(12) Whether justice is the chief of the moral virtues?
Objection: 1. It would seem that lawyers have unfittingly defined justice as being "the perpetual and constant will to render to each one his right" [*Digest. i, 1; De Just. et Jure 10]. For, according to the Philosopher (Ethic. v, 1), justice is a habit which makes a man "capable of doing what is just, and of being just in action and in intention." Now "will" denotes a power, or also an act. Therefore justice is unfittingly defined as being a will.
2. Further, rectitude of the will is not the will; else if the will were its own rectitude, it would follow that no will is unrighteous. Yet, according to Anselm (De Veritate xii), justice is rectitude. Therefore justice is not the will.
3. Further, no will is perpetual save God's. If therefore justice is a perpetual will, in God alone will there be justice.
4. Further, whatever is perpetual is constant, since it is unchangeable. Therefore it is needless in defining justice, to say that it is both "perpetual" and "constant."
5. Further, it belongs to the sovereign to give each one his right. Therefore, if justice gives each one his right, it follows that it is in none but the sovereign: which is absurd.
6. Further, Augustine says (De Moribus Eccl. xv) that "justice is love serving God alone." Therefore it does not render to each one his right.
I answer that The aforesaid definition of justice is fitting if understood aright. For since every virtue is a habit that is the principle of a good act, a virtue must needs be defined by means of the good act bearing on the matter proper to that virtue. Now the proper matter of justice consists of those things that belong to our intercourse with other men, as shall be shown further on (Article ). Hence the act of justice in relation to its proper matter and object is indicated in the words, "Rendering to each one his right," since, as Isidore says (Etym. x), "a man is said to be just because he respects the rights [jus] of others."Now in order that an act bearing upon any matter whatever be virtuous, it requires to be voluntary, stable, and firm, because the Philosopher says (Ethic. ii, 4) that in order for an act to be virtuous it needs first of all to be done "knowingly," secondly to be done "by choice," and "for a due end," thirdly to be done "immovably." Now the first of these is included in the second, since "what is done through ignorance is involuntary" (Ethic. iii, 1). Hence the definition of justice mentions first the "will," in order to show that the act of justice must be voluntary; and mention is made afterwards of its "constancy" and "perpetuity" in order to indicate the firmness of the act.Accordingly, this is a complete definition of justice; save that the act is mentioned instead of the habit, which takes its species from that act, because habit implies relation to act. And if anyone would reduce it to the proper form of a definition, he might say that "justice is a habit whereby a man renders to each one his due by a constant and perpetual will": and this is about the same definition as that given by the Philosopher (Ethic. v, 5) who says that "justice is a habit whereby a man is said to be capable of doing just actions in accordance with his choice."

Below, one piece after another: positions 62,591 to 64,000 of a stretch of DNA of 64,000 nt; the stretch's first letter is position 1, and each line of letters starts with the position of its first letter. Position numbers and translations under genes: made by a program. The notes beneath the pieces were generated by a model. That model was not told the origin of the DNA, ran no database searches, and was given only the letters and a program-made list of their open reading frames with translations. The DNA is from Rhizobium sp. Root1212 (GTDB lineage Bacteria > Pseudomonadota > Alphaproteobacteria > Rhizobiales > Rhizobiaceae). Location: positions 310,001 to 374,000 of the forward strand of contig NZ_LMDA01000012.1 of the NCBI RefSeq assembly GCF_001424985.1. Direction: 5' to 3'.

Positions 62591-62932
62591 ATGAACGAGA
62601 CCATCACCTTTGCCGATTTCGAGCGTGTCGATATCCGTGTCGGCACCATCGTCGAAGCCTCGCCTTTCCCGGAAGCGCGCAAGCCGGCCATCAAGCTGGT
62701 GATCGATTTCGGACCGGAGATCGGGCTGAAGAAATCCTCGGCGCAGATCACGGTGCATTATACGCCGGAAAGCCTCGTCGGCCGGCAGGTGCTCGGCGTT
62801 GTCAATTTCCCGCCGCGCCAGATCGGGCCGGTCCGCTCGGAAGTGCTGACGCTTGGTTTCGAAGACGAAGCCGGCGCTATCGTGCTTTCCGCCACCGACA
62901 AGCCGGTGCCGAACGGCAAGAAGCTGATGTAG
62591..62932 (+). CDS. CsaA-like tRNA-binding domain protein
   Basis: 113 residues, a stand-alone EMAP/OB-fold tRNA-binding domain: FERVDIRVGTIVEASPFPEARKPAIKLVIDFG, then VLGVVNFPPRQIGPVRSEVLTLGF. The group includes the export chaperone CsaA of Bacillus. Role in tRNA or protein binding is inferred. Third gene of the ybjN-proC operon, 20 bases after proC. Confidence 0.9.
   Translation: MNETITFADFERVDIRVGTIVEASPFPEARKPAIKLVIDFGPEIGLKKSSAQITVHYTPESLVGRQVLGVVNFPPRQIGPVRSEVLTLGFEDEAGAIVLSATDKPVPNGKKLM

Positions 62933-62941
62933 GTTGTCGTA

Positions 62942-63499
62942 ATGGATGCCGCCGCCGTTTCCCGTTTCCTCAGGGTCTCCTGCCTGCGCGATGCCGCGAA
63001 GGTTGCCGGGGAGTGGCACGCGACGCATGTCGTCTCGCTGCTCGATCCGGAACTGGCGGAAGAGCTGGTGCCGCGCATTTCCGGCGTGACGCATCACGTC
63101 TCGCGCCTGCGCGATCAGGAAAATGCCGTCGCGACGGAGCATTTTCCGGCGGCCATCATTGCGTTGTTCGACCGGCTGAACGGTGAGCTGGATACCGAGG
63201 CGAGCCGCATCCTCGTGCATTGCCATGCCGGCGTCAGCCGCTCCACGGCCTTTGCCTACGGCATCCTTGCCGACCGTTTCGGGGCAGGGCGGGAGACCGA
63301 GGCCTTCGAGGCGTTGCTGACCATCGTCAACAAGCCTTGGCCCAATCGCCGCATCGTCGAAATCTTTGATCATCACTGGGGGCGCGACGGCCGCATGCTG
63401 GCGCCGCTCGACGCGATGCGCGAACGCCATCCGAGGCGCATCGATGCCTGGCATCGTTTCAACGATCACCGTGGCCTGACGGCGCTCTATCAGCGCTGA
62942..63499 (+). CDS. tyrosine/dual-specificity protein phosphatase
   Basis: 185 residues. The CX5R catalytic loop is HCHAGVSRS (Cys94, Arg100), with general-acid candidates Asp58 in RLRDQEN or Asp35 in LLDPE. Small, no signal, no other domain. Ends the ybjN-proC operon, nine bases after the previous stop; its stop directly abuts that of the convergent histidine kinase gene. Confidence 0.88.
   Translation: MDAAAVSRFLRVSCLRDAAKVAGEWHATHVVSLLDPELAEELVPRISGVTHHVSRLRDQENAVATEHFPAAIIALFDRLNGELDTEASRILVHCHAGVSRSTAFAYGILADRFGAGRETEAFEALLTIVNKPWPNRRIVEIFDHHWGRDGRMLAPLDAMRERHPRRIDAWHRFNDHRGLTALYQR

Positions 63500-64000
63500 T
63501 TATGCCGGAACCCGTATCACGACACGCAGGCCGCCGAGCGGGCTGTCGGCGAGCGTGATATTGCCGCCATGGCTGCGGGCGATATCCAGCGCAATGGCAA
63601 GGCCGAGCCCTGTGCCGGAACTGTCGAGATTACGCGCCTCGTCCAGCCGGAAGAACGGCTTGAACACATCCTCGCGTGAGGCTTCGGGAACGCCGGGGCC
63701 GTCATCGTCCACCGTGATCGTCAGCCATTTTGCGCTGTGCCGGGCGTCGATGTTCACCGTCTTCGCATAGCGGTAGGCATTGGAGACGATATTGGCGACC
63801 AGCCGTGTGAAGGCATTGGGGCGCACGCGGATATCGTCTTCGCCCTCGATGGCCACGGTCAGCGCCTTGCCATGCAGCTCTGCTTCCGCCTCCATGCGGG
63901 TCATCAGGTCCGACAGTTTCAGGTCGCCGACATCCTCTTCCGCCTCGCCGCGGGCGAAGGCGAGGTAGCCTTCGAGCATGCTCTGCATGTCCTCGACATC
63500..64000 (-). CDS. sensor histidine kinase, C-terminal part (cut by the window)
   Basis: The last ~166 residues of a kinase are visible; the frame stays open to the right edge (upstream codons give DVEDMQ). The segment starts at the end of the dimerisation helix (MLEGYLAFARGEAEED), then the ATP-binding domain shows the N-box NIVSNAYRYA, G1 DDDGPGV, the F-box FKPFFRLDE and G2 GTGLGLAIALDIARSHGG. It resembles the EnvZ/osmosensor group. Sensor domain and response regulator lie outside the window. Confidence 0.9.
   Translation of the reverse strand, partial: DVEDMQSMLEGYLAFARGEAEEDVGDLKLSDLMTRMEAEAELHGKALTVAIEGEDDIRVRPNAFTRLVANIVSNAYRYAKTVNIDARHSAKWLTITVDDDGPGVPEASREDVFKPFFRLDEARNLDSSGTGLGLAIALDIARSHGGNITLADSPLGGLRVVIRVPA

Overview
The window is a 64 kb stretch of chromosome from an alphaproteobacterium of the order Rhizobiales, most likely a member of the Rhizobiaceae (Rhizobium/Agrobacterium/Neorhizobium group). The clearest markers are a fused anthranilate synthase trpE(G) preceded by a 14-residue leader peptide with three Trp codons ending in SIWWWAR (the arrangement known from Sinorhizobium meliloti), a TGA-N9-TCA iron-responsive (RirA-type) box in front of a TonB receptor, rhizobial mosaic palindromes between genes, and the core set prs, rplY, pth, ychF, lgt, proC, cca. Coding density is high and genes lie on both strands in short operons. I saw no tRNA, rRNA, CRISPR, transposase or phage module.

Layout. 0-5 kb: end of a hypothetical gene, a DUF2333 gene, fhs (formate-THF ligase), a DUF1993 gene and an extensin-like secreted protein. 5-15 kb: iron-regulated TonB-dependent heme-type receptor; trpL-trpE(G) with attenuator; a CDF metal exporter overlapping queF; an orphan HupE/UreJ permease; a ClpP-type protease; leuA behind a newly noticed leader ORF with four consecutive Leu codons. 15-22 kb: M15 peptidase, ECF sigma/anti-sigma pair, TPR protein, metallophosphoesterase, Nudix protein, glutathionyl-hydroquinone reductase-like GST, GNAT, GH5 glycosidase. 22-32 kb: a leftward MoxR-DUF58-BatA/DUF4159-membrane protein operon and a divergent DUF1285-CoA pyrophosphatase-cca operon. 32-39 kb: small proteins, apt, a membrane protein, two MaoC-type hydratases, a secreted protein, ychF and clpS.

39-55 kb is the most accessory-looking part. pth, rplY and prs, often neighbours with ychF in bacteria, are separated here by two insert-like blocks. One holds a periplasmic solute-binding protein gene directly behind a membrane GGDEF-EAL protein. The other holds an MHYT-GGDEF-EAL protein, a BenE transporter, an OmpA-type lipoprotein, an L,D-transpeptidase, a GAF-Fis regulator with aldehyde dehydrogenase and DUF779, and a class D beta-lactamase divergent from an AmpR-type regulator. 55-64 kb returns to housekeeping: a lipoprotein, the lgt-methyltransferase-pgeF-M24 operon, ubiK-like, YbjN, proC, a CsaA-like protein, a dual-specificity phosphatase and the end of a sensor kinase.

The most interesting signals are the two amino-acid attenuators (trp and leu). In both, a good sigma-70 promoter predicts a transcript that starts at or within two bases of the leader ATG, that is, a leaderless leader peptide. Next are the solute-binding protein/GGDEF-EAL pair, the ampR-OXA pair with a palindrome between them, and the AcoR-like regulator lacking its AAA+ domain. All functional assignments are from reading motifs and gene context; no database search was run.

Reply to Objection: 1. Will here denotes the act, not the power: and it is customary among writers to define habits by their acts: thus Augustine says (Tract. in Joan. xl) that "faith is to believe what one sees not."
2. Justice is the same as rectitude, not essentially but causally; for it is a habit which rectifies the deed and the will.
3. The will may be called perpetual in two ways. First on the part of the will's act which endures for ever, and thus God's will alone is perpetual. Secondly on the part of the subject, because, to wit, a man wills to do a certain thing always. and this is a necessary condition of justice. For it does not satisfy the conditions of justice that one wish to observe justice in some particular matter for the time being, because one could scarcely find a man willing to act unjustly in every case; and it is requisite that one should have the will to observe justice at all times and in all cases.
4. Since "perpetual" does not imply perpetuity of the act of the will, it is not superfluous to add "constant": for while the "perpetual will" denotes the purpose of observing justice always, "constant" signifies a firm perseverance in this purpose.
5. A judge renders to each one what belongs to him, by way of command and direction, because a judge is the "personification of justice," and "the sovereign is its guardian" (Ethic. v, 4). On the other hand, the subjects render to each one what belongs to him, by way of execution.
6. Just as love of God includes love of our neighbor, as stated above (Question , Article ), so too the service of God includes rendering to each one his due.
Summa Th. II-II EN Qu.55 a.7